Volkswagen should not be let off the hook, argues Stephen Corby.
IT’S incredible how quickly palms-up, “did-you-hear-about” outrage turns to shrug-shouldered “shit happens”.
When the Volkswagen ‘Emitzkrieg’ struck, people were properly open-mouthed in their horror and predicting the end of a company valued at more than $170 billion, but pretty quickly even some members of the quite rabid motoring media were laughing ruefully about how they’d likely get away with it. And how just about everyone was probably doing it anyway.
But the fact is, much like some other giant fails in German history, this is not something those involved should be let off the hook for. Basically, they behaved like the infamously evil slime-tards that exist in cigarette companies.
Somewhere, at some stage, some very senior people sat in a room with some clever people in VW-monogrammed white coats and decided that, yes, they would deceive the public and intentionally cause them harm.
The science was in, and incontrovertible; their products would produce an ingestible substance that would make the public sick, and possibly kill some of them. And they would sell these products to people, including their countrymen, friends and relatives, despite knowing it was wrong. Morally and legally.
It seems odd that the software that helped a cripplingly large number of diesel-engined cars – about 11 million of them – to pass emissions tests by temporarily pretending to be cleverer than they really were was dubbed a ‘defeat system’ because I didn’t think the Germans had a word for defeat.
They do have a word for enjoying the suffering of others, though, and schadenfreude is what other car companies that didn’t cheat – and who would have wondered in their engineering meetings, knowing what they know about diesel engines, how VW was producing such impressive figures from its cars – have been subjected to.
Competitors who haven’t been cheating probably laugh long and loud when thinking about the product recalls the German giant is facing, which will hurt in the long run, possibly even more than the billions of dollars in fines and the bath its share price will take.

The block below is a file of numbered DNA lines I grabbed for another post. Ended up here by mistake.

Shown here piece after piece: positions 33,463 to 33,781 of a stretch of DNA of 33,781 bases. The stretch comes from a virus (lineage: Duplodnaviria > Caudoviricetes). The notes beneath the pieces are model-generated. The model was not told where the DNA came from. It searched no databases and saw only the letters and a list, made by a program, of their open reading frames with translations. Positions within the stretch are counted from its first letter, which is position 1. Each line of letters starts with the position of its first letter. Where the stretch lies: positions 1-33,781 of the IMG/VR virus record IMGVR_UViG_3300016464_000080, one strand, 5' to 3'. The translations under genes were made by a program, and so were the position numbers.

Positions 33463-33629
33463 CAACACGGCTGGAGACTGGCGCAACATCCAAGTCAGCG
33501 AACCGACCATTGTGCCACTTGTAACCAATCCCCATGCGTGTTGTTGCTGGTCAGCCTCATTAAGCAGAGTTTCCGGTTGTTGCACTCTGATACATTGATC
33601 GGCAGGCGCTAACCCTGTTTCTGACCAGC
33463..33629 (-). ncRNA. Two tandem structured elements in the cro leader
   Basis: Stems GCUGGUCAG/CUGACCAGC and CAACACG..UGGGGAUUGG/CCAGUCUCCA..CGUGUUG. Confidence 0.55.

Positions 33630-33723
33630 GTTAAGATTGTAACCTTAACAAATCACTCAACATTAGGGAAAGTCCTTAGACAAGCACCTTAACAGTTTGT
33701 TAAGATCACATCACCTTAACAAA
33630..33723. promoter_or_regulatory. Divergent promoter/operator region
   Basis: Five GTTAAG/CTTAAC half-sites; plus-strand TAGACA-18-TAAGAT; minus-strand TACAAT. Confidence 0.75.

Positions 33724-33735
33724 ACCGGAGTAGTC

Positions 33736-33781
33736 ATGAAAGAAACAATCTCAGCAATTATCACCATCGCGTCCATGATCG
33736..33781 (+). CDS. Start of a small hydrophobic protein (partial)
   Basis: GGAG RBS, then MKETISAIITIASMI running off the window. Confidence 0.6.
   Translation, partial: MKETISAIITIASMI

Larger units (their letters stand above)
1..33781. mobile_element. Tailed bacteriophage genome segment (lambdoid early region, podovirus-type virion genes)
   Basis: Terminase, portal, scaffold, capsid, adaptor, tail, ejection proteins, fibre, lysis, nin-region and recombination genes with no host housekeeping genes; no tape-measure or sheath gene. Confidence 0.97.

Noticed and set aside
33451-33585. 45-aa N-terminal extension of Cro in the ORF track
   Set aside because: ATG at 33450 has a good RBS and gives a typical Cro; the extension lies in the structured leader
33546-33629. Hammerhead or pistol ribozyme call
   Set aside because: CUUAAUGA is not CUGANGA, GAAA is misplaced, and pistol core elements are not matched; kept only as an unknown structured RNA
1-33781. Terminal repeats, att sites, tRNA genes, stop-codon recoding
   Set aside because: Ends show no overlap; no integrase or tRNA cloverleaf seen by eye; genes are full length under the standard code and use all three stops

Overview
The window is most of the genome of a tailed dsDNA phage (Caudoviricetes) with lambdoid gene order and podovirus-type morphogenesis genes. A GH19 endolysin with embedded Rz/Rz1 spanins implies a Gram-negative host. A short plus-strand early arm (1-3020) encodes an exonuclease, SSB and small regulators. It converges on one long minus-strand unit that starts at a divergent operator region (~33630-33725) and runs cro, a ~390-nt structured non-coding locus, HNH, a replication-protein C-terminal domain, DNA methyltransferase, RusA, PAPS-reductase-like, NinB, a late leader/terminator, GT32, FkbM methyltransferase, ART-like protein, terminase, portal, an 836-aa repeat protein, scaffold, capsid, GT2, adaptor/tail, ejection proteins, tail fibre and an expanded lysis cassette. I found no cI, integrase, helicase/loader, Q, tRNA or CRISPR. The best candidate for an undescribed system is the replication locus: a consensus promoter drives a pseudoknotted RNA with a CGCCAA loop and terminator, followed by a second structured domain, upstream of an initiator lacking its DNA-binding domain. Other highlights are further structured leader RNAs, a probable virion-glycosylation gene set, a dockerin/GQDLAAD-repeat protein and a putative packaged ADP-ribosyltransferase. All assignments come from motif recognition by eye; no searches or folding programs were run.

Imagine, as an owner, being called by your dealer and asked to bring your car in so they can reset the software and give it back to you with less power and torque than it had when you bought it. “But look on the bright side, sir, your tail-pipe emissions won’t be choking butterflies and ponies to death anymore! Oh, and did we mention your resale value? You don’t have that anymore, so perhaps you’d prefer to just trade that one in for a few bucks and buy another VW instead? Come on, you can trust us.”
You can see that the company looks like it’s going to have a few issues and, frankly, that makes me glad, because they deserve to pay heavily for the kind of malice aforethought they’ve displayed. And if we’re expected to believe that the people at the top didn’t know it was going on, then I guess we’ll also have to believe Tony Abbott didn’t know that Australians don’t like him.
VW will survive because it is, like certain US carmakers that have been bailed out in the past, too big to fail. What it may have to do is sell off some of its sexier assets to raise money to pay what should be a staggering penalty for its misbehaviour.
That could mean saying goodbye to Bentley (Mercedes-Benz might fancy a Rolls competitor), Skoda and even the fabulously profitable Lamborghini. If you think a rich businessman fallen on tough times who had to sell his Aventador would have a hands-on-cheeks sad face, imagine having to let the whole company go.
Oh well, shit happens.